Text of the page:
The fourth phase of elections has drawn to a close. At this stage, there are two predominant messages that stand out –
, the Indian National Congress’ (INC) grand plan to introduce a variation of the minimum income scheme that would assure poorest families Rs 6000 a month; and the Bharatiya Janata Party’s (BJP) focus on national security and why it is important for India to give a strong message to those trying to break us up. These two messages have heavily overshadowed all other messages. And, yet these are not binary topics. It is not about a one or the other. one is NYAY
At the core any government’s most fundamental role is to provide physical security. They are supposed to ensure that people can go about their everyday jobs without fear of being attacked. And most countries, including India, manage to provide this most of the time. Ultimately, terror attacks are the exception to life at large. Not the rule. As societies evolve, the kinds of security that need to be provided increase. Economic security being one key plank. The countries of the early European Union would not have risen from the ashes of the destruction wrought by the Second World War, if there were no safety net. Wages, employment, and a safety net not just allowed immense progress and development, but also maintained relative peace for 75+ years. Minimum Income Guarantee is a policy that no government in the world can choose to disregard in a world where more efficient ways of producing goods, and serving customers, are enabled by machines. India too will adopt it in the near future, irrespective of which government is in power.
Given that neither national security nor economic safety are negotiable, the question to ask is how future governments will pay for both. With
, touching almost Rs 83 lakh crore, there isn’t much place for even more deficit financing. Also, a large chunk of the defence budget – 42 percent - is consumed by salaries and pensions; leaving little over for desperately needed investment in modernising both the armed forces and the national security apparatus. the Indian debt up by 50 percent in the last 5 years
The answer is fairly simple. India needs job creation on a war footing. One of the major failures of the last government has been the inability to create jobs. The confusion on the data has just compounded the problem of knowing what are the unemployment rates. More acute is the rate of graduate unemployment. As per the
by State of Working India report 2019 Centre for Sustainable Employment at Azim Premji University, the unemployment rate in 2018 stood at 4.9 percent for men, and 14.2 percent for women. The figures are even worse when it comes to graduate unemployment. As per the report, 9.7 percent of all male graduates, and 34 percent of all female graduates have not yet found a job. Even if we discount half the unemployed women to societal reasons – their families won’t let them work – it is still a lot of unemployed.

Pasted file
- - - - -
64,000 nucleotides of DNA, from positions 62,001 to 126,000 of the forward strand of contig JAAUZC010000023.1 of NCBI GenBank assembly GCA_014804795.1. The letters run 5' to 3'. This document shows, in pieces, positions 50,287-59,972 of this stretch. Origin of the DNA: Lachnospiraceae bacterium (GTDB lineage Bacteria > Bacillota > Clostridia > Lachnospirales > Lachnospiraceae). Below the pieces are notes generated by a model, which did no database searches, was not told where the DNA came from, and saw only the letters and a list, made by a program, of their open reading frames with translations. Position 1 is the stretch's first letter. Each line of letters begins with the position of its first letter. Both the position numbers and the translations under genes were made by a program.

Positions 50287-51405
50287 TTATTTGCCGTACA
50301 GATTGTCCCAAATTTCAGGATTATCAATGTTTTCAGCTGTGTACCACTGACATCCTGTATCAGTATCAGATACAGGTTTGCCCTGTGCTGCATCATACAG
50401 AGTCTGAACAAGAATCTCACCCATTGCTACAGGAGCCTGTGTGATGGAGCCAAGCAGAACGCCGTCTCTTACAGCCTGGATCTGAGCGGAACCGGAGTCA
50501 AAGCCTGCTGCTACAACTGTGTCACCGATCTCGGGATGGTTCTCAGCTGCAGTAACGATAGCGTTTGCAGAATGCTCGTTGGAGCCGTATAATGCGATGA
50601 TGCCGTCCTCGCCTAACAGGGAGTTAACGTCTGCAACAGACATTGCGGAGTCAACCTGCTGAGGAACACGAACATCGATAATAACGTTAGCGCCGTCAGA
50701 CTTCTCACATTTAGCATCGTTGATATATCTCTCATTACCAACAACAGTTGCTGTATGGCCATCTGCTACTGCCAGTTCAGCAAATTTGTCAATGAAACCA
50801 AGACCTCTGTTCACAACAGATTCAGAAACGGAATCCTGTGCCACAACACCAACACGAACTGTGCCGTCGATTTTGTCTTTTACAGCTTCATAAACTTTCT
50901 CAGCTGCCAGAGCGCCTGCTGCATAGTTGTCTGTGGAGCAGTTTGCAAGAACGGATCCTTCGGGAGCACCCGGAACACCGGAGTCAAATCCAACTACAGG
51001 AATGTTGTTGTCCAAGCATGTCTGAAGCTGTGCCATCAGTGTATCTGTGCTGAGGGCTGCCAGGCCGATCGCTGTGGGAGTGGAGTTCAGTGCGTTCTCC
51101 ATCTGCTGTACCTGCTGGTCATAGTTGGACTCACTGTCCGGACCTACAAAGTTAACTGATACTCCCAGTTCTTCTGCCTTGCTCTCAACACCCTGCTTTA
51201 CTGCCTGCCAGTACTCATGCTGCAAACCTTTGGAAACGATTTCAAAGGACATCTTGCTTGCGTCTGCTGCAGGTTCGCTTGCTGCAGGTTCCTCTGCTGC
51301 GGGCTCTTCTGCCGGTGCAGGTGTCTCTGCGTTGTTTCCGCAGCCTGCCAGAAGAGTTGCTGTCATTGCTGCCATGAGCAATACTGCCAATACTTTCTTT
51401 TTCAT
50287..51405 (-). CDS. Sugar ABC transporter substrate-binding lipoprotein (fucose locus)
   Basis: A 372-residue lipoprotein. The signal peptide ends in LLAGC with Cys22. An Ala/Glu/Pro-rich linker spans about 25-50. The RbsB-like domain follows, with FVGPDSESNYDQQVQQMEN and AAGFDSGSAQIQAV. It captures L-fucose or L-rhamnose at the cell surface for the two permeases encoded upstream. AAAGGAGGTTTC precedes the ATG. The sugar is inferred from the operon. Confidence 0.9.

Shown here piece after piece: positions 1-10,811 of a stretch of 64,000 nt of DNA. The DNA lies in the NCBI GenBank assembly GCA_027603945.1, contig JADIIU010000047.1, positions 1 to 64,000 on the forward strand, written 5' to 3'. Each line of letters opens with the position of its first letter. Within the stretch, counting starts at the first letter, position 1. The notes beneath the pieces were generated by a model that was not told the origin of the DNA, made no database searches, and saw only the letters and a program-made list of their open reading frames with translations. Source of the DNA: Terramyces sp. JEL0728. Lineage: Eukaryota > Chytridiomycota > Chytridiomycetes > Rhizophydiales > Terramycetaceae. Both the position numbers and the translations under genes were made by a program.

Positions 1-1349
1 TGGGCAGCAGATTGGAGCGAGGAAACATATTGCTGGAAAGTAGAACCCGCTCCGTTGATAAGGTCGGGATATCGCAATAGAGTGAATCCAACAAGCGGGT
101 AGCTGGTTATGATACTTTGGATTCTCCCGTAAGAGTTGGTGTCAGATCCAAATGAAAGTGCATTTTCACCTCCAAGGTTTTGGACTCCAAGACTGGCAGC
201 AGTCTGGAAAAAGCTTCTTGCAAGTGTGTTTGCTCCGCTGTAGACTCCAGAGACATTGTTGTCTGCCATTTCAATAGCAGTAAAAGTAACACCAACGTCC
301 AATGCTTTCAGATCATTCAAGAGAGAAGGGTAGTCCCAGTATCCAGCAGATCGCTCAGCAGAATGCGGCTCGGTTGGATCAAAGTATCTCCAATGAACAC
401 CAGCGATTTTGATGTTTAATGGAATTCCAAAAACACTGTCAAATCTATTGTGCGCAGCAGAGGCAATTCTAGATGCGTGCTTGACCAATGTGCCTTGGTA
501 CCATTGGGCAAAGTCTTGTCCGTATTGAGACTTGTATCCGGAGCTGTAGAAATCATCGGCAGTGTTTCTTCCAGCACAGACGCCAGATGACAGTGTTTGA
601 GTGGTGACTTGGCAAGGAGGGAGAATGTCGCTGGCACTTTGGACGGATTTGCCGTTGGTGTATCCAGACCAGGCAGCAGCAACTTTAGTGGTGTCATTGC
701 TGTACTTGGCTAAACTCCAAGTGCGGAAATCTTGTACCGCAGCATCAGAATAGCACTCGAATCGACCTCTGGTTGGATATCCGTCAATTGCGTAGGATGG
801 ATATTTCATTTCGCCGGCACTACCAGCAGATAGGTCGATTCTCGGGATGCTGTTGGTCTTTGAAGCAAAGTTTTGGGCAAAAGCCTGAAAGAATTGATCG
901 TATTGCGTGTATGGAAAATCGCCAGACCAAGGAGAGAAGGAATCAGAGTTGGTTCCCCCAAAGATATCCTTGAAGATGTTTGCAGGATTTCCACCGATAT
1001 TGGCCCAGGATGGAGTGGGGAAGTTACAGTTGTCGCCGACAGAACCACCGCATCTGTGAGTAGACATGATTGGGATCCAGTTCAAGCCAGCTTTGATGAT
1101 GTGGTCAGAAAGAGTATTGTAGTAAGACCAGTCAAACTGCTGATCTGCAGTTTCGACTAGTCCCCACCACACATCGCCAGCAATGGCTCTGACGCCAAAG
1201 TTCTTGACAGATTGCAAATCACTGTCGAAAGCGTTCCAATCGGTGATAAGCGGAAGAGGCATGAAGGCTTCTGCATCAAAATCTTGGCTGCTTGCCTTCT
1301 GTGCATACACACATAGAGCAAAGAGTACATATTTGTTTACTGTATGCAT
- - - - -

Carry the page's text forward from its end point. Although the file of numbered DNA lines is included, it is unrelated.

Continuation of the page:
This is the challenge for the next government. The creation of jobs. And, with this comes a linked challenge – that of making people employable. Just as employment has to be created on a war footing, so does the government need to appoint a Skills Czar (or Czarina) to tackle the issues of acute unemployability.
As skilled jobs get created, and more people get into the employment space, they hopefully will get into the tax bracket. Even if they don’t, their expenditure on goods and services will attract a tax, and the rather depleted Indian coffers will start filling up. The increased income will act as an accelerant to the economy, and the economy itself will grow, creating more jobs, more taxes, and more investment on things that are in party manifestos.
In the campaigns Rahul Gandhi has focused on unemployment and promised policies that create employment while
are more focused on defence and building up infrastructure. Neither has particularly focused on skills needed to get jobs. The challenge for the next government is not just to create more graduates but create graduates with skills that land them jobs. Modi’s speeches Harini Calamur writes on politics, gender and her areas of interest are the intersection of technology, media, and audiences.